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    No, I expect there to be elitism, but you saying that x y z unis are crap just because of elitism is only going to perpetuate the problem of elitism (maybe you don't see it as a problem, but I do).

    But none of you seem to actually know anything about LSA so what do you expect me to do? If you don't tell me your credentials I'm not going to just take the word of random people on the internet.

    If Archboi applied for DMU for part 1 that means he presumably looked around the university and at the work before bothering to apply so he must have at least thought it was okay, it's easy for him to say it was crap now he's at UCL.

    And secondly if he was looking at the various courses for part1, then I'm assuming he had no more knowledge/experience about architecture than I do currently, so was thus not really any better of a judge in theory than I am.

    Also, surely if practices are employing people from crap universities then finding there crap, they must be employing people from crap universities, therefore if you get a job from a crap university and don't be crap you'll be okay lol.


    Anyway this thread isn't really going anywhere now
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    "No, I expect there to be elitism, but you saying that x y z unis are crap just because of elitism is only going to perpetuate the problem of elitism (maybe you don't see it as a problem, but I do)"

    Example of how architecture is not elite: Westminster is a terrible university, but i'd say most people on here would put it within the top 10. Similar thing with Oxford Brookes. So if they can drag there way up the reputation ladder whats stopping DMU. SO CLEARLY THERES NO ELITISM HERE, JUST A SPECTRUM OF DEPARTMENT FROM EXCELLENT TO ****.

    "I'm not going to just take the word of random people on the internet."

    But thats exactly why you came here. For answers from random people on the internet. Shame they didn't have the answer you wanted.

    I'd also say, no matter how good you are theres a ceiling thats calibrated depending on your school because of teachers, quality of project set ect ect. If it really didn't matter where you went, and that you could go anywhere, this website wouldn't exist, there wouldn't be much reason (apart from the social side, town ect) to worry about where we would end up.

    I doubt any of the 70 % of jobs would be any good, not in terms of money, but integrity which is what a lot of people on here want.
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    DMU is dire it's the kinda uni that gives new unis a bad name. My dad came in as an external examiner for surveying and reccommended they lose rics accreditation and knows some of the people involved in reviewing the architecture course who said it was a shambles from the organisation to the quality of the lecturers to the ability of the studens. Whilst A* aren't vitally important u need to at least show u can understand concepts , have drive and cope with pressure so u shouldn't be going to study arch with less than BBB really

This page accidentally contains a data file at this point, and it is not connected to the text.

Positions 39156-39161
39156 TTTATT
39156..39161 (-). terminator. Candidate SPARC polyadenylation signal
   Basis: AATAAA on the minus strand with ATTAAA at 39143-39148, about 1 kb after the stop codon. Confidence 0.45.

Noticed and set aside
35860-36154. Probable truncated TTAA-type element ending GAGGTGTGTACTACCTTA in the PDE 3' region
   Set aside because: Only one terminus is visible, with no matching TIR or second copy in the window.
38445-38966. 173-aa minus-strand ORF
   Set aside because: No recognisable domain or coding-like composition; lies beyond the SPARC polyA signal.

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    (Original post by waecskt)
    "I'm not going to just take the word of random people on the internet."

    But thats exactly why you came here. For answers from random people on the internet. Shame they didn't have the answer you wanted.
    Your other points seem fair enough and since I don't know any better can't argue or have any need to argue any differently.

    But I came here hoping the thread would attract the attention of people who had actually done the courses in question at said universities, or maybe somebody from an architecture practice who could say if they definitely wouldn't even consider a DMU student. Something along those lines. That's not to say I don't value your's and other's inputs, I do, but that is why I am being so disagreeable/argumentative. I don't, and people shouldn't, take anything at face value.
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    (Original post by waecskt)

    I doubt any of the 70 % of jobs would be any good, not in terms of money, but integrity which is what a lot of people on here want.
    The DMU websites says;

    Graduates readily find employment and many work for leading practices including: Foster and Partners, Nicholas Grimshaw and Partners Ltd, and Michael Hopkins and Partners.

    http://www.dmu.ac.uk/faculties/art_a...urses/arch.jsp

    and this:

    Leicester graduates are highly employable, and find work with top practices at all levels. The LSA boasts architects with national and international profiles among its alumni, including principals and senior partners in firms such as Avery Associates, Eva Jiricna Architects, make architects, and Weston Williamson. We are equally proud of our longstanding record of meeting the educational needs of architectural practices in the East Midlands, particularly in Leicestershire and Rutland. We nurture our close association with leading local practices, many of them run by our own graduates.

    http://www.dmu.ac.uk/faculties/art_a.../lsa/index.jsp
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    It's the job of the university to make it look good to perspective students. I haven't heard of any of those practises except Make which coincidently has had buildings nominated for BD worst uk building two years in a row. They are ambitious but crap. I've already explained that we judge the schools based on the work of the students we see, what students go where for part II. We all also work in practise at different points meeting students from different schools and judging them. No one has had anything good to say about DMU.

    Yes we are all random people but we've all trained in architecture and worked in architecture for years all over the country. You aren't going to get more informed opinions unless you ring up some good practises and ask what they think of DMU but the person that'll answer the phone will be some year out student that thinks the same as us.

    You applied to some of the poorest universities for architecture and got in to one, you aren't that great.